2. Passion - I accept working only on projects that I am passionate about. Many try to differentiate themselves from the others by better prices, their own frameworks or methods they developed. The real competitive advantage is passion.

    3. Humility - I am not the best. I don't know everything. And I will never have answers to all questions. This gives me a huge drive to constantly work on myself to be better than I was yesterday.

    4. Credibility – I use every opportunity to get exposed to differences (generational, cultural, racial, linguistic, cognitive or any other kind of difference) and try to lead by example in the way I act in face of those differences. I can’t be an ambassador of inclusion if I use divisive, polarizing and judgmental narrative each time I face someone with different opinion. As an interculturalist, I hold myself to high standards cause no matter how forgiving people are of my mistakes, they are measuring their trust based upon my consistency in what I teach and the behaviors I demonstrate.

    These four years felt like a dream. None of those fears came true. I am in my flow. I don't take it for granted, which is why I will continue practicing my four principles and re-evaluate them constantly. That is my commitment to my clients who need to know who I am. That is my commitment to the community of interculturalists who need empowerment through success stories. That is my commitment to myself because I want to make this flow last as long as possible.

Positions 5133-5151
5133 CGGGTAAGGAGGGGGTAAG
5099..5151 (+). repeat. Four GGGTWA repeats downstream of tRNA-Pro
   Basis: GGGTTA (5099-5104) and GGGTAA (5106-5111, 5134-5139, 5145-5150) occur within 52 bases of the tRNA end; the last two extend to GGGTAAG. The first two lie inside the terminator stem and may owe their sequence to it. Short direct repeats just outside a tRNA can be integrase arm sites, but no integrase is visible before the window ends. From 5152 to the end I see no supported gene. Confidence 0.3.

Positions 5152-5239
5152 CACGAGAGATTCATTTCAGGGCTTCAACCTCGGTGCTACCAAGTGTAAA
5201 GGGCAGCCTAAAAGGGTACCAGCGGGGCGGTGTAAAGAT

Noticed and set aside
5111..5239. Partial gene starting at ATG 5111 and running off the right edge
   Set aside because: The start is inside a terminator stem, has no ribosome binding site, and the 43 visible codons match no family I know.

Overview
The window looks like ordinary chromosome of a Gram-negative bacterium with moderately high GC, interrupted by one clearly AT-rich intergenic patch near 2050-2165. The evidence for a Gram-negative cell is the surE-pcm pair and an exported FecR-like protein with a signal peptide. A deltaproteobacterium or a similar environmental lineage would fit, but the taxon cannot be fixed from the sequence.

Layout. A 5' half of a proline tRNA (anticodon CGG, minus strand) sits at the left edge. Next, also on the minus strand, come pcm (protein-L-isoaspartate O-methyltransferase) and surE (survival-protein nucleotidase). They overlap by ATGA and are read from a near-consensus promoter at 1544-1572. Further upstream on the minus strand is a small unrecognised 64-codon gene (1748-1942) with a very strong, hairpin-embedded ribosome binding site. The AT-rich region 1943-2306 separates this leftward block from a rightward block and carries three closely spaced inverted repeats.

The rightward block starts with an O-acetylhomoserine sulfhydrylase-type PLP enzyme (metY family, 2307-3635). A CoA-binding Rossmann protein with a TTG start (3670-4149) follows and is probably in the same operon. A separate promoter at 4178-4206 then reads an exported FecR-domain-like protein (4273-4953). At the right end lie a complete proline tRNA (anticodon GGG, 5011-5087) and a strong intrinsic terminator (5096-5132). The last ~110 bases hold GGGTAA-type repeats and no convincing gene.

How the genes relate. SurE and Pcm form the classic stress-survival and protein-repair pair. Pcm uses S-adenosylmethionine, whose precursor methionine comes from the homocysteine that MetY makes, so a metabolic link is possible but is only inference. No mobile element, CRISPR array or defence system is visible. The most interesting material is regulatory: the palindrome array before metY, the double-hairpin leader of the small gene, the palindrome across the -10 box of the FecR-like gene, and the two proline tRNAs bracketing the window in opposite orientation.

• 04 Aug 2019 9:00 PM | Anonymous member (Administrator)

    A jolt is a quick training activity that can be conducted in less that 3 minutes to dramatically demonstrate an important learning point. Here’s a jolt that emphasizes “out of sight is out of mind”. I have used it as an alternative to the iceberg metaphor.

    Distribute the supplies. Give a sheet of paper and a pencil to each participant.

    Give instructions. Ask the participants to draw a tree on the sheet of paper. Explain that the drawing can be realistic or abstract.

    Announce a time limit. The drawing must be completed within 45 seconds.

    Conclude the activity. At the end of 45 seconds, ask the participants to exchange the picture of the tree with each other.

    Look for the roots. Ask the participants to raise their hand if the picture shows roots. You are likely to find that most do not include the root system.